Quick housing solutions in San Jose can be cheap in the short term. But what are their long term costs?



As homeless encampments continue to sprout around San Jose’s streets and waterways, city leaders are promising a rapid housing fix — over 1,000 interim units, supposedly at a bargain price.

But a new estimate by the city’s budget director shows the long-term, ongoing costs associated with the strategy could start adding up quickly for San Jose.

If the city completes its plan to add 1,439 interim housing beds, hotel rooms and safe parking sites, the ongoing expense could spiral upwards to about $60 million by 2030 — more than twice what it plans to spend on the effort next year.

The ballooning costs come at a particularly difficult economic moment: State and federal funding for the city to combat homelessness could end up slowing down dramatically as pandemic relief fades and California faces a hazy financial future with a looming billion-dollar deficit. This potentially puts San Jose on the hook to shoulder millions of dollars in costs from its own coffers if it doesn’t secure other funding sources.

“I think it would definitely be a challenge,” said Jim Shannon, San Jose’s budget director, about the ongoing costs of interim housing. “Given the city has always been a very resource-constrained organization.”

The city currently is projected to spend about $26.7 million next year on its existing network of interim options which amounts to 1,028 units.

The budget director’s estimate comes during a wider debate that is currently embroiling the city — to what extent should San Jose devote precious monetary resources to building out its portfolio of interim housing options, and how much should go toward more permanent solutions?

Comparing the costs of interim options against permanent housing isn’t an exact science. Advocates on each side concede both strategies are needed in tandem to fight the homelessness crisis.

According to city officials, the price for an interim housing site varies by project — but roughly costs San Jose about $15 million to build and open up for residents, like Evans Lane just south of downtown. San Jose has about 4,411 unsheltered homeless residents, according to a recent “point in time” count released this week.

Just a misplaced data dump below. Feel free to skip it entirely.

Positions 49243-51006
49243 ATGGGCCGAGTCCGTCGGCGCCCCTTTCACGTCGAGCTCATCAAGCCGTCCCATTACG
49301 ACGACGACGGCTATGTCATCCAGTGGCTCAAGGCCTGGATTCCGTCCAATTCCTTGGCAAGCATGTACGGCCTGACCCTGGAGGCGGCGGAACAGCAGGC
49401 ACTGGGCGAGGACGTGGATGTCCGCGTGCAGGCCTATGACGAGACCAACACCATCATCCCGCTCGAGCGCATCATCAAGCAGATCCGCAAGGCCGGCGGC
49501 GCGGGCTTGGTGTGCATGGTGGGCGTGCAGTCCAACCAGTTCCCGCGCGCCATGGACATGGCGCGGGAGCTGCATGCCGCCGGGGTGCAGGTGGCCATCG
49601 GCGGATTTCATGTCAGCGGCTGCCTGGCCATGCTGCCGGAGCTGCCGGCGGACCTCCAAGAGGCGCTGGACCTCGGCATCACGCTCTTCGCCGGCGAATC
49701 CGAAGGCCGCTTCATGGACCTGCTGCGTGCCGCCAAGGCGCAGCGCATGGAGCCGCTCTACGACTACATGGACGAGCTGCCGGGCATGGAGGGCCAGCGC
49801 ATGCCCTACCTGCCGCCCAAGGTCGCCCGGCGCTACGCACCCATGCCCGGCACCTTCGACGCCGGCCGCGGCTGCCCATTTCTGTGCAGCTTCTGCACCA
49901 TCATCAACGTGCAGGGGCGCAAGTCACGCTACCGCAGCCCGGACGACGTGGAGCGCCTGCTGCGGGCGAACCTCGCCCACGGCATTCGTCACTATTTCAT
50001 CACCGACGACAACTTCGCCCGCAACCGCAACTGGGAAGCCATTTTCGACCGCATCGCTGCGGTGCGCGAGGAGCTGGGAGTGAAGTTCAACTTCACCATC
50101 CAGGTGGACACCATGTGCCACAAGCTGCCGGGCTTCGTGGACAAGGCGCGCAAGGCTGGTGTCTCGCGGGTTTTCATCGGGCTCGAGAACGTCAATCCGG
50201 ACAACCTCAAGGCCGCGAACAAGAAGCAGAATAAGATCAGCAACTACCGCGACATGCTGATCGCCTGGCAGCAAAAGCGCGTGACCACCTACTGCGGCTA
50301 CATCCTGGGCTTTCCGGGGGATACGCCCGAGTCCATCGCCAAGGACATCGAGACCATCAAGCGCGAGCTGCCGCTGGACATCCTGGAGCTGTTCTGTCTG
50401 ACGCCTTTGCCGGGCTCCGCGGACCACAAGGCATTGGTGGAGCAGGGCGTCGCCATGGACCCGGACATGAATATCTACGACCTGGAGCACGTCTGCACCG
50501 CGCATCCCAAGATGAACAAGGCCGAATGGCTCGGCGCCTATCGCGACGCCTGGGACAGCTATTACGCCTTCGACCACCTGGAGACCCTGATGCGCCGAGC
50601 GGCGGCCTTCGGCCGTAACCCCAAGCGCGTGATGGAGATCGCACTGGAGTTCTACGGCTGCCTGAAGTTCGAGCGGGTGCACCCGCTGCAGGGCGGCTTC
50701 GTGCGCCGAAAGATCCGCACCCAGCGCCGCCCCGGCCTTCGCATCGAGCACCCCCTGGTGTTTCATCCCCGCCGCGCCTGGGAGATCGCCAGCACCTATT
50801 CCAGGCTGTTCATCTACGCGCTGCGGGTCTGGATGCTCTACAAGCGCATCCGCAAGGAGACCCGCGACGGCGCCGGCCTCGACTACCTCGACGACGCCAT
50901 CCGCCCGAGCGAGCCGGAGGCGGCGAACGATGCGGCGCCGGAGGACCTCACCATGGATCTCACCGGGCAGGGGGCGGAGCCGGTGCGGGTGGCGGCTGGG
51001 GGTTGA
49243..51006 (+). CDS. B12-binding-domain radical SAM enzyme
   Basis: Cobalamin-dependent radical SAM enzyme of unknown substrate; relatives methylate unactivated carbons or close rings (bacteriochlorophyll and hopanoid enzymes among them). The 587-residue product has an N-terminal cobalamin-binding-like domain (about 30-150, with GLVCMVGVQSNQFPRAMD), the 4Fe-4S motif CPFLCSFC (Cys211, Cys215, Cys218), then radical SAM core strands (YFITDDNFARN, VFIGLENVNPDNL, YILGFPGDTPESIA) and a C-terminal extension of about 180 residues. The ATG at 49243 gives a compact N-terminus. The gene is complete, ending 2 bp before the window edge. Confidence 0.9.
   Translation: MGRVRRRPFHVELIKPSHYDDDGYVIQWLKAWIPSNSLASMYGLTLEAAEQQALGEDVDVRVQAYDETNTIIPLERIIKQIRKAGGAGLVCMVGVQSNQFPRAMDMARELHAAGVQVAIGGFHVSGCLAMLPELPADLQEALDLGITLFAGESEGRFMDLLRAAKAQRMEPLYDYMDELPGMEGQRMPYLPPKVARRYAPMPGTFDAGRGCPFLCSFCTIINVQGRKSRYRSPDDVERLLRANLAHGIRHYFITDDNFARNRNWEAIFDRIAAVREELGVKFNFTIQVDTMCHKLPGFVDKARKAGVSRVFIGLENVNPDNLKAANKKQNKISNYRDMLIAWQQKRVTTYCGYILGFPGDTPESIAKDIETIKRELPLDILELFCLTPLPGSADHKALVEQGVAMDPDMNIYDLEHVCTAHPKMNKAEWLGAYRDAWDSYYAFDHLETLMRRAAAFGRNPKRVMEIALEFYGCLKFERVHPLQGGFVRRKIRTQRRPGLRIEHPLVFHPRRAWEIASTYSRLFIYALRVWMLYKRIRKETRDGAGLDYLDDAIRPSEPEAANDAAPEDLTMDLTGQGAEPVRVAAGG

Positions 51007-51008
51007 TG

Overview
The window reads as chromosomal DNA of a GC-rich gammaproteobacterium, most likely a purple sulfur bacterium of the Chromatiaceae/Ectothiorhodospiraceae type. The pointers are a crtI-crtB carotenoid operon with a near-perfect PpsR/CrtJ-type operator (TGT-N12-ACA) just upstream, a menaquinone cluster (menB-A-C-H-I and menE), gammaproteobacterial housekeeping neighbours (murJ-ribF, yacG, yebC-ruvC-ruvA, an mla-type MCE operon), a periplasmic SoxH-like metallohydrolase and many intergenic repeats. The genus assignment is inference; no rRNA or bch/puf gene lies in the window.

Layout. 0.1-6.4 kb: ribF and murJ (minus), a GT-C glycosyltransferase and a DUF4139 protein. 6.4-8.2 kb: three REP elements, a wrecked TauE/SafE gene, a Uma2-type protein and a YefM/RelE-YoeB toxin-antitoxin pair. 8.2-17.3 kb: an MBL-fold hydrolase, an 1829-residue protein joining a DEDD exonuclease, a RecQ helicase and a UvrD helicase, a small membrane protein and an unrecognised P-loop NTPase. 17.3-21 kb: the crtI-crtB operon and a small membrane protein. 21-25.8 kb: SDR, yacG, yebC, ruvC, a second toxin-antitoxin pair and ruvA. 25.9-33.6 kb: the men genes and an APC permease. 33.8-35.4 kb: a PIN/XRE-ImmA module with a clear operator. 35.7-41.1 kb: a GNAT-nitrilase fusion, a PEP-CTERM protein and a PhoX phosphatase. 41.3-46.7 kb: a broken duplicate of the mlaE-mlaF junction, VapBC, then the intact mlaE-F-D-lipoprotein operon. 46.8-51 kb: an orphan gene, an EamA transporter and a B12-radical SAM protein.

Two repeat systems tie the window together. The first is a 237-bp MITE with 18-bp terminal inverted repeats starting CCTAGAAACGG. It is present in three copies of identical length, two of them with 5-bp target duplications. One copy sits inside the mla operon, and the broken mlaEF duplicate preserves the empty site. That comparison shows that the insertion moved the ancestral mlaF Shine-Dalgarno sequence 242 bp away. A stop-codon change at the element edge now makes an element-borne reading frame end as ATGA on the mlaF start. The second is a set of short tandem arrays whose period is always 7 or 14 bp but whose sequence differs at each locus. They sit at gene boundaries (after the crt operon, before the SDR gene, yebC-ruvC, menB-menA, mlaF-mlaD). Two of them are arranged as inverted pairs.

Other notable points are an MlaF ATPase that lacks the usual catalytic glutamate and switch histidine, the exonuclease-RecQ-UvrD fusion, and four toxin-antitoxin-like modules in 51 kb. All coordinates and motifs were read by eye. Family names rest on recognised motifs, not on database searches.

But once these interim sites are up and running, the city must absorb ongoing costs. The projects include services for residents, which adds up to roughly $3 million to $4 million a year per site. In contrast, affordable housing projects rely on myriad funding sources that include the city, which doesn’t have to be liable for continued expenditures. However, there is disagreement about whether Section 8 vouchers for low-income earners could constitute an ongoing cost for taxpayers.

Right now, the city anticipates spending roughly $26,000 per unit next year on interim housing strategies. When it comes to affordable housing projects the city invests in, it is forking over somewhere between $200,000 and $250,000 per unit. That money, however, counts as a loan the city can eventually make back, though it can take up to 25 years.

Mayor Matt Mahan, a key advocate for interim options, said there’s a steeper price to pay for the failure of putting a roof over someone’s head — both morally and monetarily.

“This is an immense humanitarian crisis that demands an aggressive response,” Mahan said. “We have people suffering and dying on our streets, not to mention the impacts of encampments on our entire community. (In addition), the consensus I have seen for our area is that it costs north of $65,000 per year per person to keep someone on the streets in terms of impacts to public services that include emergency room visits, police response, fire response, trash pickup.”

As for the increased costs to San Jose’s coffers, the mayor said there may be no escaping an impact on the city. But he’s confident an external funding commitment to combatting homelessness will come through — and mentioned talk of a possible regional housing measure that could pump billions into the region’s fight against the housing crisis.

“I’m a pragmatist,” he said. “I don’t want anyone to live on our streets in a tent or a vehicle in a totally unmanaged condition without access to services. I just think that’s fundamentally inhumane and bad for society in general.”

Others, however, point to affordable housing as a much more financially efficient system, including Ray Bramson, chief operating officer of Destination: Home, a group that advocates for more permanent solutions.

“An affordable housing development is actually a financial model where tenants are paying rent and those rents are supporting the operations,” Bramson said. “So it’s a closed system. You’re not having to continuously put in additional resources once the building is open.”

Furthermore, Bramson contends that permanent solutions get at a deeper-rooted issue plaguing the region.

“Let’s keep supporting both initiatives,” he said. “But at the same time, understanding that at the end of the day, it’s permanent housing that’s going to end homelessness and help us address this crisis.”

The effort to get a wide-ranging infrastructure of interim-type solutions in the city has riled permanent housing activists, especially in recent months as councilmembers wrangle over this coming year’s budget and how to spend tens of millions of dollars that have historically gone toward affordable developments.



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